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Feature: Enter the Dragon


When the Space Shuttle Discovery made its final flight May 12 — landing at the Smithsonian National Air and Space annex near Dulles Airport in northern Virginia — it marked “a very emotional, poignant, bittersweet moment” for former astronaut Mike Mullane and other space shuttle veterans.

Just a few short weeks later, a reusable spacecraft named Dragon made history as the first commercial vehicle ever to successfully berth at the International Space Station. Developed by Space Exploration Technologies (SpaceX), a private space transportation company based in Hawthorne, Calif., under NASA’s Commercial Orbital Transportation Services (COTS) program, the cargo-filled capsule even had that “new car smell,” said NASA astronaut Donald Pettit, the first man inside. After unloading food, clothing, and equipment, the crew packed the capsule with equipment and hundreds of experiments for the return trip to Earth. The Dragon splashed down May 31 after a nearly flawless nine-day test flight.

Will Dragon usher in a new era of space exploration? SpaceX thinks so. The company, which is owned and operated by PayPal founder Elon Musk, envisions a fleet of space station supply shuttles–a task once done by governments but now being outsourced to private industry.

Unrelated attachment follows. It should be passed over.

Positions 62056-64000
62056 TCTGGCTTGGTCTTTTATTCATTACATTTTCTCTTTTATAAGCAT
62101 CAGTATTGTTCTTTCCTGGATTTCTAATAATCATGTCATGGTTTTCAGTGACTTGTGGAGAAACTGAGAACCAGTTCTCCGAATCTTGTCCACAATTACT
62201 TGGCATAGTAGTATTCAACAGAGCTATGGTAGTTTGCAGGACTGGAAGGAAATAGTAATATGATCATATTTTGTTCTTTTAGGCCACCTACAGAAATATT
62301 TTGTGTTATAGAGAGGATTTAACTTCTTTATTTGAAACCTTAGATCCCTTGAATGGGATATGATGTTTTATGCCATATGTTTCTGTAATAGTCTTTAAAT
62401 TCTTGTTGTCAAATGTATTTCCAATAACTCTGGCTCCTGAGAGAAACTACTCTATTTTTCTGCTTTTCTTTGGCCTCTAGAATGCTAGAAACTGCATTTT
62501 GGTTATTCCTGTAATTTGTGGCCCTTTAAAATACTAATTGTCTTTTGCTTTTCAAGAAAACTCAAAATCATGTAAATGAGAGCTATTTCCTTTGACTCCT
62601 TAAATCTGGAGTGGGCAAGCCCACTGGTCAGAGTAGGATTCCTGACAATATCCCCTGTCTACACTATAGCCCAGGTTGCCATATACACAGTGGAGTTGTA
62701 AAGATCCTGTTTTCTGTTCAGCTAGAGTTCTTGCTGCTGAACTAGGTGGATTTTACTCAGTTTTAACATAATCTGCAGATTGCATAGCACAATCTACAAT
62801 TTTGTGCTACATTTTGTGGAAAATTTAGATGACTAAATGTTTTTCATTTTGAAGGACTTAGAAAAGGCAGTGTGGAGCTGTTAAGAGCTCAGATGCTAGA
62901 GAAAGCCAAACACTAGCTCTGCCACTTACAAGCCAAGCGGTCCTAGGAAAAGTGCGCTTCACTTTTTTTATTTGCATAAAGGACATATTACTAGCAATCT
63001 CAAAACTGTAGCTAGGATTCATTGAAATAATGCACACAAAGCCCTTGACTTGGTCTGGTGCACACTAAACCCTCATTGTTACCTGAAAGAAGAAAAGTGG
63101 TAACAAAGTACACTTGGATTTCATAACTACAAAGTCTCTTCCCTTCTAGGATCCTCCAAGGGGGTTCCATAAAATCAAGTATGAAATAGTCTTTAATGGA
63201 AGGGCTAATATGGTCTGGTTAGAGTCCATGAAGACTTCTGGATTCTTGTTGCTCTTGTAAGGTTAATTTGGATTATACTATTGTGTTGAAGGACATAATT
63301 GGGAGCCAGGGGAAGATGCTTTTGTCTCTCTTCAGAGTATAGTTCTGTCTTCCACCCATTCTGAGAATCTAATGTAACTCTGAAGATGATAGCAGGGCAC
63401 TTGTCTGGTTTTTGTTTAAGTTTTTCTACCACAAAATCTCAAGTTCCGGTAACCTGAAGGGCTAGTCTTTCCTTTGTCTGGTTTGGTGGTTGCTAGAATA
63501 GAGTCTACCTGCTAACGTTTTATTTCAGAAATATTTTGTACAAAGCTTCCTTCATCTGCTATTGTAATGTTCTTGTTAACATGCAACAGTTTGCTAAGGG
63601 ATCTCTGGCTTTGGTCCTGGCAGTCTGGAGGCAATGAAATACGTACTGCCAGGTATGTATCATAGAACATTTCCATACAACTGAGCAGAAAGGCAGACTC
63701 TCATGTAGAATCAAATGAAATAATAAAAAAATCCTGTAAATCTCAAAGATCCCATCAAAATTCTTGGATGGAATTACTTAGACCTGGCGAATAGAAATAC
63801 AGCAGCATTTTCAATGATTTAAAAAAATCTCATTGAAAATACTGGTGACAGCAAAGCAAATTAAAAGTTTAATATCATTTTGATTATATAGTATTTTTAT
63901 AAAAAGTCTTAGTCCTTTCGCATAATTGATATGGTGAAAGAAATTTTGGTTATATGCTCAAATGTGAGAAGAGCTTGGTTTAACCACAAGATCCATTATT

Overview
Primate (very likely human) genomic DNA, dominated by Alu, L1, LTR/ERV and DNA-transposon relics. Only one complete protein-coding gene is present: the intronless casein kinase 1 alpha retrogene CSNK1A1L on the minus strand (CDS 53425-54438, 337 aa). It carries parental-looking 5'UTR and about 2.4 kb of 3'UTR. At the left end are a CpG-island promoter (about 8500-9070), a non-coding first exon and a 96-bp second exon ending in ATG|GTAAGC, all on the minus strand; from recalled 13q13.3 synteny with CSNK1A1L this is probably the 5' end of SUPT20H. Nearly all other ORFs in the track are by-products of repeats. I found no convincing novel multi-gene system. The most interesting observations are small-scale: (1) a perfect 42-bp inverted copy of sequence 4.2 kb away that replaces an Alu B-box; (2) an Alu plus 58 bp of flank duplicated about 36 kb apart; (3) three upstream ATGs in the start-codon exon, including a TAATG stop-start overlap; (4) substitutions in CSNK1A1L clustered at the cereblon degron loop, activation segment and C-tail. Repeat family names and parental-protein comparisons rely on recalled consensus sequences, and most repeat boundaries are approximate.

Like its NASA counterpart, entrepreneurial space exploration is an expensive, risk-filled business. Musk, who founded SpaceX a decade ago, has devoted millions of his own dollars to the rocket startup. Three rockets failed before the Dragon’s successful test flight.

SpaceX aims to launch the next supply mission in September under a contract with NASA. Plans call for a test of the next version of the Dragon–designed to carry crews–later this year. Astronauts could be hitching rides to the space station as early as 2015, if all goes according to plan.

SpaceX founder Musk has much bigger dreams than running a space station taxi service, however. He envisions a reusable spaceship with life-support systems that could ferry humans to and from Mars.

See photos of the Dragon’s historic mission from liftoff to splashdown.

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